The line between what food is considered organic vs. nonorganic can be a tricky one. The U.S. Food & Drug Administration (USDA) has a strict set of standards for ingredients to qualify as organic, but the regulations don’t stop with the product.
Organic food labels are also judged by special regulations before they can wear the USDA organic seal. While general food and beverage labels must comply with the laws set by the USDA, any label with the term “organic” must also comply with the standards and regulations of the National Organic Program (NOP). NOP, which is overseen by the U.S. Department of Agriculture (USDA), sets some clear standards for which products can use the term “organic.”
Organic Labeling Regulations
Based on NOP, there are multiple levels of organic products depending on how much of a product is comprised of organic ingredients. If you are a farmer or food manufacturer, it’s important that you understand these organic labeling requirements so you can label your product properly.
100 percent organic
If a label says that a product is made of 100 percent organically produced ingredients (excluding salt and water, which are considered natural), it means everything must follow organic standards. Most raw, unprocessed farm products can be labeled as “100 percent organic” as well as value-added farm products like grain flours and rolled oats.
If the product is certified as 100 percent organic, the label may include the USDA organic seal, which can be downloaded from the USDA site. In addition, all organic ingredients must be marked with an asterisk in the information panel.
If your product is nearly 100 percent organic, but just misses the mark, you may still be in luck. NOP allows products to identify as organic if they are made of at least 95 percent organic ingredients (excluding salt and water). This means that up to 5 percent of your product’s ingredients may be nonorganic if they’re agricultural products that aren’t commercially available as organic and/or products on the Substances. Like 100 percent organic products, these labels may also use the USDA organic seal and must mark organic ingredients with an asterisk.
Made with organic ingredients
If a product is at least 70 percent organic, NOP does allow the label to read “made with organic _______” with up to three ingredients or ingredient categories at the end. However, it cannot state “made with organic ingredients” in general. The label must still mark the organic ingredients with an asterisk, but it can’t include the USDA organic seal.
Specific organic ingredients (Less than 70%)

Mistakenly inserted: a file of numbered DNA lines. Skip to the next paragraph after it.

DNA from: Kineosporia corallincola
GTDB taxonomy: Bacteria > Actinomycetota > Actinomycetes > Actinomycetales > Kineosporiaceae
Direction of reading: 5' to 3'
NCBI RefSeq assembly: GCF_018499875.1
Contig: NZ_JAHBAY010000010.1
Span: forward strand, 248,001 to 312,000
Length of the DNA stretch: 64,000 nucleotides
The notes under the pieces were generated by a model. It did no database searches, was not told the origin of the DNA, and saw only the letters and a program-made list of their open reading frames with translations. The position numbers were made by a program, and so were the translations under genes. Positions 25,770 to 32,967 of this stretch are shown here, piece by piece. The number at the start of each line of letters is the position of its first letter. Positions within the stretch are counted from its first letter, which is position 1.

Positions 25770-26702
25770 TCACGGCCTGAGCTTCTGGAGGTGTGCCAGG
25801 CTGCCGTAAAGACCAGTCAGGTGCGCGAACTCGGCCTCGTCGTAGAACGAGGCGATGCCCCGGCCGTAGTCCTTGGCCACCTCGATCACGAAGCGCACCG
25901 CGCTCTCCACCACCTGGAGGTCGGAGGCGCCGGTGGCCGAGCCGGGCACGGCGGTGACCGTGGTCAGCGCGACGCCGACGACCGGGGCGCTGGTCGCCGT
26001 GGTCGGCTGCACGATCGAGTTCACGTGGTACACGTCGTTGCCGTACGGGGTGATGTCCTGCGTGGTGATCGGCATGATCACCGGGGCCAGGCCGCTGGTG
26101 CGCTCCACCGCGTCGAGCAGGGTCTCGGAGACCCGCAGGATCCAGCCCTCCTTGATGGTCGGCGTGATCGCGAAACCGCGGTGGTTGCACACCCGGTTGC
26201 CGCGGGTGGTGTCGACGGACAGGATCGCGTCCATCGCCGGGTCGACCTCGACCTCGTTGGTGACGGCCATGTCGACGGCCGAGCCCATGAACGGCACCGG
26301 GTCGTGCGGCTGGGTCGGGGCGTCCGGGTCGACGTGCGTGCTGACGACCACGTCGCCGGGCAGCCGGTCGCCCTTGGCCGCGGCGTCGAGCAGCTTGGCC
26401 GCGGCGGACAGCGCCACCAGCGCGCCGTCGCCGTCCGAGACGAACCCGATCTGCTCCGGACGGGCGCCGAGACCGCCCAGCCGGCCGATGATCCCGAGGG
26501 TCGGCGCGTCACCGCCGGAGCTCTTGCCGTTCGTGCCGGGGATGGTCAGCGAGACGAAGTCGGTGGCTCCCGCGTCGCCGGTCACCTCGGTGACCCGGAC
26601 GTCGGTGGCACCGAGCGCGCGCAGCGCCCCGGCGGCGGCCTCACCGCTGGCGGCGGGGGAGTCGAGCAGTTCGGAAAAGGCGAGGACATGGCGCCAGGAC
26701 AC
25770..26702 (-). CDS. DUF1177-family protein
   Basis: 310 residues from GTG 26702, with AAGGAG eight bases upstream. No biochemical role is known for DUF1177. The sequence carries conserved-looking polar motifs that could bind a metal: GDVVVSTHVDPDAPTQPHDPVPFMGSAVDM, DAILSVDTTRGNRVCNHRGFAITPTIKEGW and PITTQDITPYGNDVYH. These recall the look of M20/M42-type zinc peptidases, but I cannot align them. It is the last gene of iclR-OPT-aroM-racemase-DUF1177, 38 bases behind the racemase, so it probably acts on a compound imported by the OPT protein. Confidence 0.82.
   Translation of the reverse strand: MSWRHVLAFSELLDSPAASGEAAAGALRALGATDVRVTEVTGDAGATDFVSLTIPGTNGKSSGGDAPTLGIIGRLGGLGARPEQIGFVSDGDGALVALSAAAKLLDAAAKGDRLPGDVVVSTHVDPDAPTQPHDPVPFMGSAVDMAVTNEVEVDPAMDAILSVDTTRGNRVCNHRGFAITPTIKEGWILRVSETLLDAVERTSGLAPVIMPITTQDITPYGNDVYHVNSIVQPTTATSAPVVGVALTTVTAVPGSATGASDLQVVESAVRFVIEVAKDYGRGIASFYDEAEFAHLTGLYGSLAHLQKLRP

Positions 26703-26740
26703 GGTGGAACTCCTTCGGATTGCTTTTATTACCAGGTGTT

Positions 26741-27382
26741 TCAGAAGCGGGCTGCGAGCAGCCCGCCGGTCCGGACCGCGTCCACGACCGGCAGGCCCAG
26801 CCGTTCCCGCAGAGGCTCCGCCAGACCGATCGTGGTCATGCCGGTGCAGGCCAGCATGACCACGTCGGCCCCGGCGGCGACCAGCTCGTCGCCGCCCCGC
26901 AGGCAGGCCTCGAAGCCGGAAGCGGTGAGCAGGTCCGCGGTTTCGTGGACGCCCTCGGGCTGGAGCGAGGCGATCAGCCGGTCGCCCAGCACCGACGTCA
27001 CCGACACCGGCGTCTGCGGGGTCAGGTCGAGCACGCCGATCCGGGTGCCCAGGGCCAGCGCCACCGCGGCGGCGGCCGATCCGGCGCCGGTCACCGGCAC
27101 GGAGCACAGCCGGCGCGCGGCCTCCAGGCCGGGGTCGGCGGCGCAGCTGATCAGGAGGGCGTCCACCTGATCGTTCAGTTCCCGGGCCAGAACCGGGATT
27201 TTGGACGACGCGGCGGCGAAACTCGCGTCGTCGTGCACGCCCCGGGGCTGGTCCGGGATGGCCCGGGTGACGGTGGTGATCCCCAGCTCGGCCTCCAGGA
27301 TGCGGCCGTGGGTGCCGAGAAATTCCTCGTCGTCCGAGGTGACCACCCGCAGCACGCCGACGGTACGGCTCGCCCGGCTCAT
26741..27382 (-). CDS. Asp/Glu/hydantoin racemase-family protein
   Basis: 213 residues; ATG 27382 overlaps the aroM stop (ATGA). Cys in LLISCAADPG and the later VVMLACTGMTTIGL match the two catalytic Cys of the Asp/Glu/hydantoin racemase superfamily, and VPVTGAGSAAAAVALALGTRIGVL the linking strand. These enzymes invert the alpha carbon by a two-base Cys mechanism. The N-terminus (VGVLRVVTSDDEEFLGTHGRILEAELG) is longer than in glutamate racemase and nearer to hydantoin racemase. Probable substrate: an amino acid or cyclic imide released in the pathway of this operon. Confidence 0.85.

If a product contains less than 70 percent organic ingredients, it cannot make any claims on the label about being organic. The only instance where the word organic may be used is in the ingredient statement (e.g., organic lemon).
No matter which specification level your product falls under, your products must be certified by the USDA before they can claim to be organic. To become certified, the farm or business must adopt organic practices and submit both an application and fee to a USDA-accredited certifying agent. These agents can be found through the USDA’s organic certifier locator. The agent will review to see if your practices comply with USDA organic regulations. In addition, an inspector will conduct an on-site inspection of your operation. After the inspection is done, a review should be completed within three months.
If the certifying agent and inspector both determine that you follow USDA organic regulations, you will receive organic certification. You may then label your product—or the ingredients contained in your product—as organic. If you aren’t certified, you can face a fine of up to $11,000 per violation for labeling a product as “organic” without meeting USDA standards.
There is an exception for certification. Any operations “whose gross income from organic sales totals $5,000 or less” are not required to become certified by an accredited agent before selling organic products. However, you still must comply with NOP’s production and labeling requirements to label products as any level of organic. You may also want to determine if your product meets the FDA guidelines for using “natural” on your food label.
Invest in Quality Organic Food Labels
Adhering to organic regulations can be tough, but it can be well worth it when the organic food and beverage market is expected to surpass $320 billion by 2025. However, a competitive market calls for more than labels that simply follow regulations. Your organic food labels are a chance to make your products stand out from the competition.
To appeal to health-conscious consumers, you need specialty food labels that represent your brand. As a full-service digital printing company, Blue Label gives you access to top-tier printing technology, even if you don’t want to order a huge run of labels. If you need a great design, our designer directory can help you find some talented professionals who can help you tell the story of your product. Once you have an approved design, we can work with you to print organic food labels that are deserving of the products you sell.
Contact us today to learn more about our special printing techniques and how we can help you with your organic food labeling project.